Everything that's hip and cool from EyeEm this spring and summer.
I’m often asked about how much people charge for photography, and then frequently in the context of wedding photography. Honest truth? I don’t really know, but the persistent feeling out there is that wedding photography is really, really expensive. This is, in fact, true – it ain’t cheap to get your wedding photographed – but have you ever thought about why that might be? I decided to find out, and spoke to Randolph Quan, a London-based wedding photograher.
So, without further ado - In Randolph’s own words…
Spring is in full bloom here in the UK, so the hectic summer wedding season is about to arrive. Lately I’ve been getting a lot of couples asking me why wedding photography prices are so expensive. While it may seem like wedding photographers live an amazing life by charging through the roof for a day of work, it’s hardly the case.
It goes without saying that weddings are a costly affair. From the venue to the caterer to the wedding favors, the tab just keeps getting higher, and it often seems that wedding photographers are charging a large chunk of that tab. But have you ever though why wedding photography prices are so high? It’s because of the associated costs of being a wedding photographer.
Being a good photographer is an expensive investment. Sure, you can find cheap wedding photographers out there, but they’re cheap because they’ve possible cut corners on equipment, and insurance. Or they’re just plain stupid (you hired cheap and stupid?) So let’s take a look at what goes into a photographer’s overhead that adds up to the final cost of your wedding photographer.
1. Labour costs. This one is pretty standard across all industries. A photographer’s work doesn’t end when your wedding does. After the 5-10 hours they’ve put in working (on a Saturday, no less) at your nuptials, the photographer spends hours and hours editing your images so you get a wide array of perfect photographs by which to remember your day. Its not uncommon to work a full 3-4 days editing a wedding. Their time is even more valuable when you factor in the limited number of weekends in a year there are for a photographer to work.
2. Staff salaries. If you book a photographer that comes with assistants or second photographers, your cost is going to be higher. In return for getting more images from various places on your day, your photographer is going to have the pay those assistants.
3. Equipment. The pieces of equipment a photographer carries around is not your typical point-and-shoot. High-end lenses and bodies average around £1500 each. Photographers also carry back-up equipment in case their primary equipment fails, which adds to the cost of the wedding photography prices. In case your photographer is living in the Jurassic period and hasn’t switched over to digital (there are a few out there, somewhere), you also have to factor in the cost of film. Good wedding photographers easily can bring over £10,000 worth of equipment to shoot your wedding. Add in the prices of computers and editing programs like photoshop ( you did buy it right?) and costs begin to skyrocket. Luckily, its not always necessary in the UK to own a car so let’s not go there.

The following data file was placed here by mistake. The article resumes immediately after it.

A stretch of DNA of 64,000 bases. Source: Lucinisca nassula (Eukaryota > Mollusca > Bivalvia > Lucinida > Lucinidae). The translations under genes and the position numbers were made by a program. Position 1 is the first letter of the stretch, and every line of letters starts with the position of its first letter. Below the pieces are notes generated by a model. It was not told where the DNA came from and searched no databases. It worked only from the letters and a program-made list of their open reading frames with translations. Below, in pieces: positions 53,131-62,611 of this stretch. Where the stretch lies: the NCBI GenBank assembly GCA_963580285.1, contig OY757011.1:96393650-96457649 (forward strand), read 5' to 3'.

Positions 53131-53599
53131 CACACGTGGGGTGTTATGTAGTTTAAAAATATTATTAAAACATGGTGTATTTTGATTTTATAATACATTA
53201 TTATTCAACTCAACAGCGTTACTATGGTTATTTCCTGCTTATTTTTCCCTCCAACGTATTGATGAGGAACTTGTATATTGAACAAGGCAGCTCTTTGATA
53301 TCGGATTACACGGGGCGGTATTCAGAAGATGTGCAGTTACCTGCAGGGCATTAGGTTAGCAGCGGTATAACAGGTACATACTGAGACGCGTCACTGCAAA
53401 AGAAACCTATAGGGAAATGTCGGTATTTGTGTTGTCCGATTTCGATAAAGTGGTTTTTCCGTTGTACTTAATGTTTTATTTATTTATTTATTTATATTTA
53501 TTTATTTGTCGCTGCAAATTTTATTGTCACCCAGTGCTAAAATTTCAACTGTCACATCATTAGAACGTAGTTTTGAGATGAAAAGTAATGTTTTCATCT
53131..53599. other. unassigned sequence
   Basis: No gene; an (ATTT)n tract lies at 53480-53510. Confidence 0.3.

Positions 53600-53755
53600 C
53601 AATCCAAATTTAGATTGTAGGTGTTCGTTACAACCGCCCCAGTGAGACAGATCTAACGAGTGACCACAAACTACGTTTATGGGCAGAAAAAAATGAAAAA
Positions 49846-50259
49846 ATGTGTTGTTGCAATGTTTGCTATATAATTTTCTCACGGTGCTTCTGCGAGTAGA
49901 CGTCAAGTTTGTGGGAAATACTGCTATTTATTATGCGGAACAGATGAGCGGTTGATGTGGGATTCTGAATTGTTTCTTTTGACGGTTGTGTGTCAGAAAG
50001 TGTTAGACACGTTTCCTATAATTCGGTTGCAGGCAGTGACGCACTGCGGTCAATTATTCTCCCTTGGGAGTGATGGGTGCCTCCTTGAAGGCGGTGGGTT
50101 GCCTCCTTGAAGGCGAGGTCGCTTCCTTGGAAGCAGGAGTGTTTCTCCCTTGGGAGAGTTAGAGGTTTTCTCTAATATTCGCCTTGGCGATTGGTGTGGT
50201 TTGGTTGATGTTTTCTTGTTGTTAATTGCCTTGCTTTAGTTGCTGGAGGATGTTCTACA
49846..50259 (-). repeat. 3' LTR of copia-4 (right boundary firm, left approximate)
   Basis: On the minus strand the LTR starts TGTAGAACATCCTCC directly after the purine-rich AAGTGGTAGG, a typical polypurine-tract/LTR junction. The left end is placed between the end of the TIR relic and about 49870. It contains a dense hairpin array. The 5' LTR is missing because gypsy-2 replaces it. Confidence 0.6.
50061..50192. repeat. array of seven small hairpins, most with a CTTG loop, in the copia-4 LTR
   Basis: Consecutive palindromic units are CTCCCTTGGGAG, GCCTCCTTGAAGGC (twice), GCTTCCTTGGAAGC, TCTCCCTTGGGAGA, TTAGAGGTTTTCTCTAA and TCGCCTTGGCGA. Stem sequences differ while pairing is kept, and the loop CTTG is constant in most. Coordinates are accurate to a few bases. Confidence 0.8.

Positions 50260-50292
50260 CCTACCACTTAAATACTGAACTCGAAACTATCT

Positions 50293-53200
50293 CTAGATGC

4. Insurance. Because cameras and equipment cost so much, photographers are smart to insure them. Just in case your drunk (who your mom insisted on inviting) cousin Jimmy decides he wants to spray champagne all over the wedding photographer’s equipment for a joke.
5. Web site. In this day and age, a photographer has to market himself with a very high-tech, professional Web site, which can cost a lot to design and maintain if the photographer doesn’t have web design skills. Its not unreasonable to spend over £5000 a year on website updates, and online marketing such as the sponsored links on Google.
6. Advertising. In that same vein, photographers also have to spend money on other types of advertising such as ads in the newspaper, business cards and brochures.
7. Photo extras. If you knew how much albums cost you’d have a heart attack. Albums are extraordinarily expensive and are often added into the wedding photography prices. Don’t forget the time it takes to design them as well.
8. Education. The more educated a photographer is, the better techniques and specializations will be used while shooting a wedding. As everything else, that education comes at a cost through instructors, college degrees, extra classes and seminars, etc. Intangibles such as expertise aren’t easy to measure monetarily, although we try!